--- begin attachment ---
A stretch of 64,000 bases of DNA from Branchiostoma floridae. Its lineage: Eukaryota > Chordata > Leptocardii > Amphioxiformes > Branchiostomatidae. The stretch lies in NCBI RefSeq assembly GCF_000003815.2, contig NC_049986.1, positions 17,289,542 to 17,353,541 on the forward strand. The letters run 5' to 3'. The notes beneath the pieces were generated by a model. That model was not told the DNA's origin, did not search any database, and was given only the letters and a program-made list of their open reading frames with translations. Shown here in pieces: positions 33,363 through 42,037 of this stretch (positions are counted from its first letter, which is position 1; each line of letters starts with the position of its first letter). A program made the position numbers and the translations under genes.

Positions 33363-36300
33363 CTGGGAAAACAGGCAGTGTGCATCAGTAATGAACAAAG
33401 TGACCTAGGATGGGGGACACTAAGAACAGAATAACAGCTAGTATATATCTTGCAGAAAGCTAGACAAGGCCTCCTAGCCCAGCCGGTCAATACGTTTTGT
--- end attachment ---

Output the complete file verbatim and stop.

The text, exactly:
A stretch of 64,000 bases of DNA from Branchiostoma floridae. Its lineage: Eukaryota > Chordata > Leptocardii > Amphioxiformes > Branchiostomatidae. The stretch lies in NCBI RefSeq assembly GCF_000003815.2, contig NC_049986.1, positions 17,289,542 to 17,353,541 on the forward strand. The letters run 5' to 3'. The notes beneath the pieces were generated by a model. That model was not told the DNA's origin, did not search any database, and was given only the letters and a program-made list of their open reading frames with translations. Shown here in pieces: positions 33,363 through 42,037 of this stretch (positions are counted from its first letter, which is position 1; each line of letters starts with the position of its first letter). A program made the position numbers and the translations under genes.

Positions 33363-36300
33363 CTGGGAAAACAGGCAGTGTGCATCAGTAATGAACAAAG
33401 TGACCTAGGATGGGGGACACTAAGAACAGAATAACAGCTAGTATATATCTTGCAGAAAGCTAGACAAGGCCTCCTAGCCCAGCCGGTCAATACGTTTTGT